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Last month, a member of United States Navy SEAL Team Six named William “Ryan” Owens, 36, was killed during a raid in Yemen. In his prestigious military career, through 12 deployments since September 11, 2001, the elite service member earned three Bronze Stars before it was all cut short on January 29 — in what the Pentagon called a “ferocious firefight” during a planned attack on an al-Qaida stronghold.

Last week, the President of the United States made an emergency trip to Dover Air Force Base in Delaware for the ceremony of transferring Owens’ remains to his family.

At the same time, a man who has accumulated fame and fortune over the past decade playing baseball for the San Francisco Giants made his own tribute to the fallen SEAL on Instagram (below).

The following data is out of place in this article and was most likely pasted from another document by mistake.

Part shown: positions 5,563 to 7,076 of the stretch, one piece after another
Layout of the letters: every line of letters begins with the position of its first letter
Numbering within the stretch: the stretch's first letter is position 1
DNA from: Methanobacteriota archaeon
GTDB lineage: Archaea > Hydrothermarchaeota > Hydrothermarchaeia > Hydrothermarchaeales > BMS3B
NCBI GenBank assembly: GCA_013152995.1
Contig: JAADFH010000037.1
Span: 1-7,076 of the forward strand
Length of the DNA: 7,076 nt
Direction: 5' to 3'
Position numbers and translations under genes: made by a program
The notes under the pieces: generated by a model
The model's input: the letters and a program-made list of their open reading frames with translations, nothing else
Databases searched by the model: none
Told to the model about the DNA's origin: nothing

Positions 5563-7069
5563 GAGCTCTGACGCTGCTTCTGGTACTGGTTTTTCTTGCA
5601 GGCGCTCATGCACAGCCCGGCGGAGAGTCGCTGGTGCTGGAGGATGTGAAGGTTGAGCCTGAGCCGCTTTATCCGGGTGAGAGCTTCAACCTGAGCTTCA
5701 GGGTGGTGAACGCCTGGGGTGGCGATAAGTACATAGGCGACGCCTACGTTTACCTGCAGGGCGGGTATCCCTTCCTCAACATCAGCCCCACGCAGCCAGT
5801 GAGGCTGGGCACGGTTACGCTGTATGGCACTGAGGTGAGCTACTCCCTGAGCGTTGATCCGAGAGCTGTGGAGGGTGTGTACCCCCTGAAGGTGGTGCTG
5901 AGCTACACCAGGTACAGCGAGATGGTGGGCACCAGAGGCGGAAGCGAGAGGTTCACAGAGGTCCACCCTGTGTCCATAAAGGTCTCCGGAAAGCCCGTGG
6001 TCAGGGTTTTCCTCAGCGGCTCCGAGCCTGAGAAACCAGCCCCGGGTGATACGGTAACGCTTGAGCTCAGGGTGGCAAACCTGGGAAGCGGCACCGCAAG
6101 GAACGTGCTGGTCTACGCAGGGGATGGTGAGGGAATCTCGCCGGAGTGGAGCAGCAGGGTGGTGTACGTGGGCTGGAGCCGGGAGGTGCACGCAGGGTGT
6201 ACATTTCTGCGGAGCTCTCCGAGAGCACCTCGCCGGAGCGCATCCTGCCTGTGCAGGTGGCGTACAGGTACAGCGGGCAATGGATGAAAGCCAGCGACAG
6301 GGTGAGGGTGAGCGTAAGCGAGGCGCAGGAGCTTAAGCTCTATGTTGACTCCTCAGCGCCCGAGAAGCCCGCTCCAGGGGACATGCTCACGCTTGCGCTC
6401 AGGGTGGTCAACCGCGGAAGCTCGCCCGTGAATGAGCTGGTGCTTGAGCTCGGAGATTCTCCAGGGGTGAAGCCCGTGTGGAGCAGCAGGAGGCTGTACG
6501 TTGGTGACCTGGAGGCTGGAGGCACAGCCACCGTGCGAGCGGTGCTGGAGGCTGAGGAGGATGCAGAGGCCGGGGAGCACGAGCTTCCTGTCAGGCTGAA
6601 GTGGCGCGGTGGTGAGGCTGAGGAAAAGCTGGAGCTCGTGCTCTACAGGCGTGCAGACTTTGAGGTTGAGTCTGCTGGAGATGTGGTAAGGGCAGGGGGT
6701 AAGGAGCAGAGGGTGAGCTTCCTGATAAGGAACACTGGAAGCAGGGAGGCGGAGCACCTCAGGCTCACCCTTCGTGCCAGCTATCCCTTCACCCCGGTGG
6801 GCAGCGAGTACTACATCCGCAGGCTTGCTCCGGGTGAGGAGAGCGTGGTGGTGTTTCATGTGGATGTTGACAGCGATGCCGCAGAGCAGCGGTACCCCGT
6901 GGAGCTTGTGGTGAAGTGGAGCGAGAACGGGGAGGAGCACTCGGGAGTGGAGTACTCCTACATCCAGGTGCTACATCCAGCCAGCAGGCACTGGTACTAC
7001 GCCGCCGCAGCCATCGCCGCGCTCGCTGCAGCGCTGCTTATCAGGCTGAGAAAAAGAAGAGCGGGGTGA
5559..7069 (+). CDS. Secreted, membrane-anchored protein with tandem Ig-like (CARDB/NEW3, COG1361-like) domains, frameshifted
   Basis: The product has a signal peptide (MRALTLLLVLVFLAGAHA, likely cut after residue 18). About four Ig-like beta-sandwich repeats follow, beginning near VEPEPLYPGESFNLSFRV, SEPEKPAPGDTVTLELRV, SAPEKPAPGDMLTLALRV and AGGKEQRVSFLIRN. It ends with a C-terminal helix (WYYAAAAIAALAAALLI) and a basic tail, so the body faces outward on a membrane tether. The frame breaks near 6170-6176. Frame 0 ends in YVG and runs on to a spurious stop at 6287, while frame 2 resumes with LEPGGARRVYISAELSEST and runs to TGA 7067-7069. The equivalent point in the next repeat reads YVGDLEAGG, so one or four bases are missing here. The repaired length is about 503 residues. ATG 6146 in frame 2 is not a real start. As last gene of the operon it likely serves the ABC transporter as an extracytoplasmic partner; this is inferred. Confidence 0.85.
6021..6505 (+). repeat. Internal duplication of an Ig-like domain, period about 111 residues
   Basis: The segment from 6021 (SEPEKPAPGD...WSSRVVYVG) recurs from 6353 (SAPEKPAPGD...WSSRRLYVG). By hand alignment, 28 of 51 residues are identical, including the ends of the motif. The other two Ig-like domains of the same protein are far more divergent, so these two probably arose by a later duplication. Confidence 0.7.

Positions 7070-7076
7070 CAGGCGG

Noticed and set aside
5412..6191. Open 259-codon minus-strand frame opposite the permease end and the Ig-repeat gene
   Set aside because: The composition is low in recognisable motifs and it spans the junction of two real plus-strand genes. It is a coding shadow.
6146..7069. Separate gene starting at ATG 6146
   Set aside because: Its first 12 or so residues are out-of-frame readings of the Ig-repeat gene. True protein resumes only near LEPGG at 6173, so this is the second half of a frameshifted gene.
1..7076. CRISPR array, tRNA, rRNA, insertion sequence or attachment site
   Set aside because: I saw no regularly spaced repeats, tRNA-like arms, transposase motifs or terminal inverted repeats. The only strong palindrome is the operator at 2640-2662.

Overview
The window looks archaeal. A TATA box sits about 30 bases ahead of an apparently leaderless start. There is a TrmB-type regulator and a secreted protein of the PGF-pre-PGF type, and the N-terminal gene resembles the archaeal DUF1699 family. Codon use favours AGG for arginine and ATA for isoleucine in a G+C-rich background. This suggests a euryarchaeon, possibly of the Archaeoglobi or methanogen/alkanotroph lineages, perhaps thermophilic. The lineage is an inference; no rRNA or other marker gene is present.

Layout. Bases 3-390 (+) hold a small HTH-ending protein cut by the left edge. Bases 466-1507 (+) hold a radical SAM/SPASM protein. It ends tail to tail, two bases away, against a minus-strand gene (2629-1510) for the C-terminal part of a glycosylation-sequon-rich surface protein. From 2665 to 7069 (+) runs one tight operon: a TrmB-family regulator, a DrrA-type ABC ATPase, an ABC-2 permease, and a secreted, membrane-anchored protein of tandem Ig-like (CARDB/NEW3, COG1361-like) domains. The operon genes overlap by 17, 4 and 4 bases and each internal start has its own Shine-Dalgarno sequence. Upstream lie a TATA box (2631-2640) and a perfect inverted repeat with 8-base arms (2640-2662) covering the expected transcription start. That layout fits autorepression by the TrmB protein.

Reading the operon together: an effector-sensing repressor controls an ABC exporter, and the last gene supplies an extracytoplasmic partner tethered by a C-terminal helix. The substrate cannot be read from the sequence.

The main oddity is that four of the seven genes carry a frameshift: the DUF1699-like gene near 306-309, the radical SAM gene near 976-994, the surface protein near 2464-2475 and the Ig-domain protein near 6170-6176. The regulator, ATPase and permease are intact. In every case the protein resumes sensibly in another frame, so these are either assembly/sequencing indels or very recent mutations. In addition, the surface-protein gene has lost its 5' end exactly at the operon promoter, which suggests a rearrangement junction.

Buster Posey had actually met Owens, a Giant fan and former high school catcher himself, when he and his son attended spring training some few years ago.

Sadly, Javier Lopez relayed the news to me today that Ryan Owens had been killed in Yemen while serving our country. Ryan was a member of Seal Team 6 and a big Giants fan. He would come to spring training frequently and I had the honor of meeting him and his son in 2012. For me, it is easy to take for granted the life that my family and I get to live everyday. Words don't do justice for the gratitude that I have for people like Ryan that sacrifice their lives fighting against evil, so that we may live with freedom. Unfortunately for Ryan's family, they lost a husband and a father this weekend. I can't imagine the pain they must be going through. Please keep his family in your thoughts and prayers. Ryan Owens was a hero that is gone way too soon.

A photo posted by Buster Posey (@busterposey) on

Owens enlisted right out of high school in 1998, after graduating from Illinois Valley Central High School and hanging up his baseball jersey as a member of the Grey Ghosts.

In 2002, he was officially a SEAL. In 2009, he made chief.

He leaves behind four children — three girls and a boy.

Three other service members were injured in the raid that took Owens’ life, with three more hurt when their MV-22 Osprey made a hard landing during the evacuation effort.